Look at this way.  Newspapers and television networks are businesses.  And the difference between being profitable or an editor ultimately losing his/her job is delivering a story people want to read and follow over a long period of time, or at least until the next big blood laden scandal comes along.  Considering the power of influence the media can wield at any given time, my question is who is overseeing them?  The President, of whom they mercilessly condemn each day, is a mere one third of our government’s power structure, whereas the media operates without any sort of fact checking watchdog.  If it’s the difference between remaining a viable business, or the flip side of going out of business, which story do you think any given media outlet will choose to report?  “If it bleeds, it leads” they say, which makes you wonder why the inclusion of more positive human stories are not demanded by the very same public the news media claims they are standing up for.

     As you would expect, Spielberg’s film is meticulously crafted and expertly acted by what is one of the best ensembles of the year.  First time screenwriter Liz Hannah and Academy Award winning screenwriter Josh Singer (“Spotlight”) provide the dramatized story of Washington Post publisher Kay Graham (Meryl Streep) and editor Ben Bradlee (Tom Hanks) whose newspaper finds themselves in the crosshairs of the Nixon Administration after coming into possession of a classified study, known as the Pentagon Papers, on the Vietnam War that implicates four Presidents as having lied to the American people about our country’s involvement early on.  As a period piece, the film plays a lot like the 1976 Watergate opus “All the President’s Men”, accurately depicting the newsroom setting and the way in which reporters gained information from sources and turned it into news worthy columns in the country’s most reputable newspapers.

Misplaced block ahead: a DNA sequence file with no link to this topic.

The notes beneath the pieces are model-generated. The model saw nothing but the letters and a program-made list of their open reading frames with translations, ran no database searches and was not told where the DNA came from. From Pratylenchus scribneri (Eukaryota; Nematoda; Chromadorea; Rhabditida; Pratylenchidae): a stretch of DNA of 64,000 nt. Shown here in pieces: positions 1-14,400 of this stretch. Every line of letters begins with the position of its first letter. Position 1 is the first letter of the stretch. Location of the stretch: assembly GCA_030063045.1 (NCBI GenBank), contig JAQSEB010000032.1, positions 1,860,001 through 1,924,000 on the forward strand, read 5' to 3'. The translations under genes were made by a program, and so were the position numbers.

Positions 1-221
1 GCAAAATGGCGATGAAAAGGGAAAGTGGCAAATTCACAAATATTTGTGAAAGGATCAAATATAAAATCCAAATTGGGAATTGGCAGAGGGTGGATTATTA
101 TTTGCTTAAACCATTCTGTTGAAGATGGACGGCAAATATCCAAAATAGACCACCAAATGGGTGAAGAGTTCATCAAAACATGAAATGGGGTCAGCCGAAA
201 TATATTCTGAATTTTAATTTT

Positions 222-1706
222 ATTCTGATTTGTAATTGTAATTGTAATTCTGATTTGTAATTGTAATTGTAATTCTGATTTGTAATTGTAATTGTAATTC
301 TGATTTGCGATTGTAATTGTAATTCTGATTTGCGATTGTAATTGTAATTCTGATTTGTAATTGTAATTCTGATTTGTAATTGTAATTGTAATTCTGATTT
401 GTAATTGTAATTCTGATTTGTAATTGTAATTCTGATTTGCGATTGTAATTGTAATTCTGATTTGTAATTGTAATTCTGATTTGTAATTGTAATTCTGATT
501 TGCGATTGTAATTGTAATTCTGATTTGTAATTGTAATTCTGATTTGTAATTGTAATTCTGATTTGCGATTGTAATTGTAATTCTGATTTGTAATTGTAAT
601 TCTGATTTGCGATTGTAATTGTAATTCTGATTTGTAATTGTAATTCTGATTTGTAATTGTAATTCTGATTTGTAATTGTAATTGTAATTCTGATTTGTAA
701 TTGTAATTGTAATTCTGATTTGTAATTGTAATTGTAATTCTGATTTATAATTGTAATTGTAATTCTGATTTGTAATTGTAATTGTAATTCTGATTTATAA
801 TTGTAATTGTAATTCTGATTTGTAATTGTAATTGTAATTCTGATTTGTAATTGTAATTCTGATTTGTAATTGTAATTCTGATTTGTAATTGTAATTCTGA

As Graham, Streep is fabulous as always, proving again why she is the finest actress of our generation.  Hanks, as Bradlee, is solid if unspectacular, consistently overshadowed by the powerful presence of Streep whose role allows her to have the best and most impactful scenes, some of which had the audience I saw the film with clapping and cheering. The work turned in by Bob Odenkirk as the reporter whose source is in possession of the Pentagon Papers lends a strong supporting authenticity to the proceedings, allowing viewers to see the relationships a reporter cultivates in order to get the biggest stories.  There are also notable supporting performances from Sarah Paulson, Tracy Letts, Bruce Greenwood, Jesse Plemons, Carrie Coon, and Matthew Ryhs that round out an impressive cast who help flesh out the room in scenes mainly dominated by Streep and Hanks.

     An impeccable production design by frequent Spielberg collaborator Rick Carter provides a detailed look at the 1970s newspaper printing process, which was an arduous daily task requiring molds of each and every word placed together and organized into the desired layout of each page.  For those who are younger and accustomed to the perks of today’s technology, they may be surprised to see how the printed newspapers they might remember their mom or dad reading early in their lives were created each day and distributed throughout each city.  Spielberg guides all of this in his typically flawless manner, bringing to the screen another historical and lifelike depiction of important events in our history.

     The power of the news media is as significant an issue in our society today as anything else we consider to be critical or important to the way we live.  People tend to get their information via carefully constructed sound bites designed to peak the interest of the mainstream and take what is said or printed as fact without investigating the issue themselves.  Given this problem, the new media has the unspeakable power to shape how the majority of our population thinks.  The media controls what we fear and often determines how we should react to that fear.  All in the name of their own profitability.  Am I the only one who sees something wrong with that?

     There is no doubt Kay Graham and her paper’s 1971 fight to print the Pentagon Papers is a watershed moment in our nation’s history and a true test of the power of the First Amendment, but how are we currently ensuring that power is not being abused? For all the finger pointing in various directions, we rarely see them in the direction of the news media who chooses what they report each day with the all mighty dollar at the forefront of their priority list.  Are we to believe all they are after is the truth?  In the society we live in today, that’s just not possible.  GRADE: B+